The Pew Research Global Attitudes Project recently released data on attitudes about homosexuality in 39 countries. Generally, those living in the Middle East and Africa were the least accepting, while those in the Americas, Europe, and parts of Asia (the Philippines, Australia, and to a lesser extent Japan) were most accepting:
Generally, the more religious a country, the less accepting its citizens are of homosexuality:
The proportion of people who support social acceptance of gays and lesbians ranged from a high of 88% in Spain to a low of 1% in Nigeria:
Attitudes about homosexuality vary widely by age. There is a pretty consistent global pattern of more positive attitudes among younger people, with a few exceptions:
Thus far, legalization of same-sex marriage has been largely confined to the Americas and Europe; New Zealand and South Africa are the two outliers:
The Pew Center points out that of the 15 nations that have fully extended marriage rights to same-sex couples, 8 have done so just since 2010. In the U.S., we’re currently awaiting a Supreme Court’s decision, which should arrive shortly, to know if we’ll be joining the list sooner rather than later.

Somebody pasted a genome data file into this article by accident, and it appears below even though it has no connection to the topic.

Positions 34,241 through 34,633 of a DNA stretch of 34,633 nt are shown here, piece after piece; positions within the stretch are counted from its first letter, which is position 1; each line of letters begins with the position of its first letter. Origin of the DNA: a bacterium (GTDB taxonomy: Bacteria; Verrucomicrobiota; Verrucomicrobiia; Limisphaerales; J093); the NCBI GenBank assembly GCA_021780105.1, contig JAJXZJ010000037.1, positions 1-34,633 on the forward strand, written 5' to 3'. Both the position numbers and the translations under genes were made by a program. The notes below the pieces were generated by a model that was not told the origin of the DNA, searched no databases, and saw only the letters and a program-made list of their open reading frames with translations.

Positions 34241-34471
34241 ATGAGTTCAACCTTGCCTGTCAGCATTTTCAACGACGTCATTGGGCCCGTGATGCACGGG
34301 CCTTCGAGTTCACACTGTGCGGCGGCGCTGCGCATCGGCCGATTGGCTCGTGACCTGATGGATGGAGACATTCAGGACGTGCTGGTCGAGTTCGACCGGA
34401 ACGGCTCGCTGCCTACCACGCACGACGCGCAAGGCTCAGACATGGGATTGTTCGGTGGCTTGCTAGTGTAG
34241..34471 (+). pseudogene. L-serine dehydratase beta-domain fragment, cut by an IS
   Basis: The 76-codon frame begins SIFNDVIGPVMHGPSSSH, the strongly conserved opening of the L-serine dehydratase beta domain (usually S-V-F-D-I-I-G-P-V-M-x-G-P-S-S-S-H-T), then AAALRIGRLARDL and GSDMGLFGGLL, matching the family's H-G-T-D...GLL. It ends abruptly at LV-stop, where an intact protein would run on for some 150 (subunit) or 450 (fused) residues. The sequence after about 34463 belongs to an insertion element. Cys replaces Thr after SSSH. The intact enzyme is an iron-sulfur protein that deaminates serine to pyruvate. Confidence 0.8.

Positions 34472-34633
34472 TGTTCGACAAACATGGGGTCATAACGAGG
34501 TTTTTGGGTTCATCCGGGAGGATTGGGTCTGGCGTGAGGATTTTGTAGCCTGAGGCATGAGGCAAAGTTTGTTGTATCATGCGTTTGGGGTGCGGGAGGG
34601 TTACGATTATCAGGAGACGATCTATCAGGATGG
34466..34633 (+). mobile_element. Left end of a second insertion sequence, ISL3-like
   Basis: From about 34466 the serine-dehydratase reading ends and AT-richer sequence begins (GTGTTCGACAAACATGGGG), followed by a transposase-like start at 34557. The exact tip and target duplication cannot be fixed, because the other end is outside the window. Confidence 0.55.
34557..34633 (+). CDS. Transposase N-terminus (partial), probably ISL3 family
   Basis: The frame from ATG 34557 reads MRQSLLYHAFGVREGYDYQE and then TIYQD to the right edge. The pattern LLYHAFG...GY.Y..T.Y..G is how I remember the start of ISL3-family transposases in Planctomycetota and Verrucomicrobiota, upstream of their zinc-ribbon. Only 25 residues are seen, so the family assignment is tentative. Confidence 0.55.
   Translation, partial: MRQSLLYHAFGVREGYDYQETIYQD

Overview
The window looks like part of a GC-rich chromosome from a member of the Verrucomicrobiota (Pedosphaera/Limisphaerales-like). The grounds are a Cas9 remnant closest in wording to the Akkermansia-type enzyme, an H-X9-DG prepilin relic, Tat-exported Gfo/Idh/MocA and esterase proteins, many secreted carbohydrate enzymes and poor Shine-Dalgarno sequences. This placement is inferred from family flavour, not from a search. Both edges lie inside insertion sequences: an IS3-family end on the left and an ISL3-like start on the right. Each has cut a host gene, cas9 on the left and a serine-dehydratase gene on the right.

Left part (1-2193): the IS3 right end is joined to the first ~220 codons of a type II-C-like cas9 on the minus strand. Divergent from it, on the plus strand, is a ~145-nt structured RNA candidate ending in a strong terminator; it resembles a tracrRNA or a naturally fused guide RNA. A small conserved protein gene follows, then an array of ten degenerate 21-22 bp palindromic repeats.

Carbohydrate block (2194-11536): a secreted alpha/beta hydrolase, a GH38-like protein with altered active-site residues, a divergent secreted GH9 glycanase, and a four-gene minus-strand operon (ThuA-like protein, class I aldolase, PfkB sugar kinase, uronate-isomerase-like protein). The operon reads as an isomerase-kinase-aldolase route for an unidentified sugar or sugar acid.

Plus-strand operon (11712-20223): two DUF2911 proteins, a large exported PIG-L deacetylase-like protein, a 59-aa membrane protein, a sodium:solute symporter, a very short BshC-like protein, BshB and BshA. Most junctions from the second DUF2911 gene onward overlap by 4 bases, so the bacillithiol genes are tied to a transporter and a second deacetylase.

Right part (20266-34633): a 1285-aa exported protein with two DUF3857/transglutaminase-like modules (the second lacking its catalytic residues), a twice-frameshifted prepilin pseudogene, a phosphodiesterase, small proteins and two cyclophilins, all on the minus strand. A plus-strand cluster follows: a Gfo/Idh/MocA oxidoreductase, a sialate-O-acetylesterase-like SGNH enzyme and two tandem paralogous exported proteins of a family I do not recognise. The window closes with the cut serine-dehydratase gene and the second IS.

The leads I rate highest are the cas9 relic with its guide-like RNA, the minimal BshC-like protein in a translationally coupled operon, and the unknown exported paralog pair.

Thanks to Peter Nardi at Pitzer College for the link!
Gwen Sharp is an associate professor of sociology at Nevada State College. You can follow her on Twitter at @gwensharpnv.
The first suggests that the belief that hard work pays off remains strong in only a few countries: Pakistan (81%), the U.S. (77%), Tunisia (73%), Brazil (69%), India (67%) and Mexico (65%). The low scores in China, Germany, and Japan are worth noting. This is not to say that people everywhere are not working hard, just that many no longer believe there is a strong connection between their effort and outcome.
The second chart highlights the fact that growing numbers of people are losing faith in free market capitalism. Despite mainstream claims that “there is no alternative,” a high percentage of people in many countries do not believe that the free market system makes people better off.